Crysis 2 at least has an in-universe explanation for your inability to utilize the Nanosuit’s advanced features from the get-go. The explanation provided is that your newly acquired Nanosuit is integrating with your body and you cannot access all its features until it has finished doing so. This doesn’t make playing through the tutorial sections on repeat playthroughs any less frustrating, boring and frankly patronising, however.
It is only after these tutorial sections that the games open up and the player is granted their full agency. It is only at this point the games start becoming enjoyable.
What is particularly irritating is that this must have been a deliberate choice on the developer’s part. It could not have been a case of ‘not knowing any better’ since far superior tutorial sections had been created many years before.
Half-Life - from 1998 - got it right. It’s tutorial section - the Black Mesa Hazard Course - was an optional extra mission thematically linked to but separate from the main campaign.
Half-Life - Hazard Course
Learning everything you need to know in under 11 minutes. And this is completely optional. If only all tutorials were designed as well as this.
The Black Mesa Hazard Course allowed the player a high degree of freedom - your abilities were unlocked from the start, although some of them you were unable to use since you lacked the necessary equipment. For example, you cannot fire a gun before reaching the firing range section because you are simply not carrying one until then. I suspect if you were able to spawn weapons in via console commands you could use them right from the start.
What’s more, you did not always have to wait for the holographic in-game, in-universe guide to tell you what to do. More often than not, you could run right past her and get started in your own time. The only thing that slows you down is having to wait for the automatically controlled blast doors to open. This made the hazard course genuinely fun to play and a ready-made challenge for speedrunners.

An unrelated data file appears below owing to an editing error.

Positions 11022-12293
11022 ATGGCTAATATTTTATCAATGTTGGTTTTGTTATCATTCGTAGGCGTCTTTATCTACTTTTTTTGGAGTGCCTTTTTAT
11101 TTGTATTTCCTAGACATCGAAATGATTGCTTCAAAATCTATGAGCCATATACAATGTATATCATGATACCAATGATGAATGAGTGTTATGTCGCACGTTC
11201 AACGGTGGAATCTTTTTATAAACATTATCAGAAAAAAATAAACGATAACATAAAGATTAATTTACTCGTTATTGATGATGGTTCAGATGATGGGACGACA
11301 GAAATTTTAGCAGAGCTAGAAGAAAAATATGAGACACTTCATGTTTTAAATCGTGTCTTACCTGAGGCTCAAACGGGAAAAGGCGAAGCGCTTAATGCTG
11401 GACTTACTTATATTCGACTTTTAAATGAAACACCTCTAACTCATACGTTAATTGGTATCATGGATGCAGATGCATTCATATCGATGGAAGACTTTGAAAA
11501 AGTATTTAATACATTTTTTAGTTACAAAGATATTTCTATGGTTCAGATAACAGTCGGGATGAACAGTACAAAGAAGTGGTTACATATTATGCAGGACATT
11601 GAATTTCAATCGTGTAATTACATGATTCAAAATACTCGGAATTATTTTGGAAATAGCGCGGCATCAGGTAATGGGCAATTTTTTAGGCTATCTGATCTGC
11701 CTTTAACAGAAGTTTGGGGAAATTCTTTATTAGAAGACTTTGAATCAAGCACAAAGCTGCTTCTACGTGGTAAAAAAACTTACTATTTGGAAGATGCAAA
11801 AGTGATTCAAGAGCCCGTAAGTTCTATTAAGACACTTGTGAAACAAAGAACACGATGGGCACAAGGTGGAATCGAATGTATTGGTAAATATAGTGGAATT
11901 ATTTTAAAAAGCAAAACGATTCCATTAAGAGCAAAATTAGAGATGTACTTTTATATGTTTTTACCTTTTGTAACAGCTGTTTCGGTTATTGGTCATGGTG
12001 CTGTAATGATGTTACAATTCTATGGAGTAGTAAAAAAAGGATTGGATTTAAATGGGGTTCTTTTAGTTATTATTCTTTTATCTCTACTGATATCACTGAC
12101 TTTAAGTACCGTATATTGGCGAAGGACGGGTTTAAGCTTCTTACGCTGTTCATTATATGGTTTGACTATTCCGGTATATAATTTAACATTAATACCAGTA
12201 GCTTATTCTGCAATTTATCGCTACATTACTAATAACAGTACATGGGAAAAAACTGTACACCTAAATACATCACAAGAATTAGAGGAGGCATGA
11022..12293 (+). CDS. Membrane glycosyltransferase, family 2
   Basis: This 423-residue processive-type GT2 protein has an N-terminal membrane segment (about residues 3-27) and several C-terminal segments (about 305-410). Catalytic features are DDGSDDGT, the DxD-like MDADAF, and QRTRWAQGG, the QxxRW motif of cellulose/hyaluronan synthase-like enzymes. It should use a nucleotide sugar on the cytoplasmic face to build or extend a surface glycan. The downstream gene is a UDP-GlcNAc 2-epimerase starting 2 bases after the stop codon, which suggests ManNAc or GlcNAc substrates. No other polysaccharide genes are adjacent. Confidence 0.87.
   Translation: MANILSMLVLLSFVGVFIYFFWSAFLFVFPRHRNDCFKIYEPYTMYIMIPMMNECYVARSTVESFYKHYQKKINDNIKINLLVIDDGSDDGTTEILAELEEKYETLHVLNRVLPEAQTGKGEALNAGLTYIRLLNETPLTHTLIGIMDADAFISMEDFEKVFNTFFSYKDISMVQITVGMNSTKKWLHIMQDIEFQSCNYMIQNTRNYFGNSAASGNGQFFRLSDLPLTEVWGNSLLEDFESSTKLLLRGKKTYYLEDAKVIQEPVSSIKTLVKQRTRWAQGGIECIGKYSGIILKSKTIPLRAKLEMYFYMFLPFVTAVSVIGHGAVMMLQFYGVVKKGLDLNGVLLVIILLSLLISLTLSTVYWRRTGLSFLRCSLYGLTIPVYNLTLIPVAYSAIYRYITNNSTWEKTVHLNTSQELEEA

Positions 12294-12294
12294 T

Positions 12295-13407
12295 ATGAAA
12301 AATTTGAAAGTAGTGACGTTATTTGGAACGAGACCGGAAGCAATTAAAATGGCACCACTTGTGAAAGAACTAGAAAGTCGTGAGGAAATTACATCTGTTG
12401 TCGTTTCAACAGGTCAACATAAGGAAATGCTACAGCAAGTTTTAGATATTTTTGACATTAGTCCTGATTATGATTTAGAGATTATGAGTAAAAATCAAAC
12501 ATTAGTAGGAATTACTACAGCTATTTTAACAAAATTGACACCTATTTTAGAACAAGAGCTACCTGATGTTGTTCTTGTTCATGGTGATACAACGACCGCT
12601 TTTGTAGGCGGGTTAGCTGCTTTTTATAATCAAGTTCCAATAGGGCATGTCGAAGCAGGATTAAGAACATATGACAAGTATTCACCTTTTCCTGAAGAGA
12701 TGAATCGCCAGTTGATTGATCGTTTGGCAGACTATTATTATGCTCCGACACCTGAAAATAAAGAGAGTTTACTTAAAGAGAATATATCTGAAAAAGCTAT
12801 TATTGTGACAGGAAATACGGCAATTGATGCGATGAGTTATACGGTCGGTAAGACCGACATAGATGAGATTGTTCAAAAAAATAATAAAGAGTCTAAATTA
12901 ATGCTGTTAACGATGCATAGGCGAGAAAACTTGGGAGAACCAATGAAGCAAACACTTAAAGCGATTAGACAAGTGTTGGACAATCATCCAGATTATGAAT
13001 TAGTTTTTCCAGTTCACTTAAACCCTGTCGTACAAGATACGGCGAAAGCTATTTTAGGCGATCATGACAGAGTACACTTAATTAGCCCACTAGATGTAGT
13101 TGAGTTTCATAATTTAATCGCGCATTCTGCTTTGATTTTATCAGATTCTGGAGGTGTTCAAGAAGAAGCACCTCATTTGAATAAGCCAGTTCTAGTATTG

Half-Life Hazard Course Speed Run
Same course in less than three minutes
The Opposing Force and Blue Shift expansion packs also contained their own versions of the hazard course that were equally well-executed and enjoyable. If Half-Life could get it so right back in ’98, why did Far Cry 2, Far Cry 3 and Crysis 2 get it so wrong over a decade later?
All three games are guilty of another Design Sin - unskippable cut scenes. If a player has seen a cutscene already - for example on subsequent playthroughs - they will not learn anything new from watching the cutscene again, so it will have little educational value.
Forcing a player to watch it when they do not wish to is both frustrating and boring, which strips it of whatever entertainment value it may have had. Some players may not want to sit through a cut scene at all and would prefer to skip it to get on with the game. An unskippable cut scene would prevent them from doing so.
Far Cry 2 and especially Crysis 2 compound this Design Sin by having these cut scenes occur in unexpected places, nor is it always obvious that it is a cut scene since they are viewed from the first person. One moment you are playing as per usual, the next you are frozen out of the controls and must passively sit and wait until the scripted sequence plays itself out. This is jarring and tends to wreck the immersion.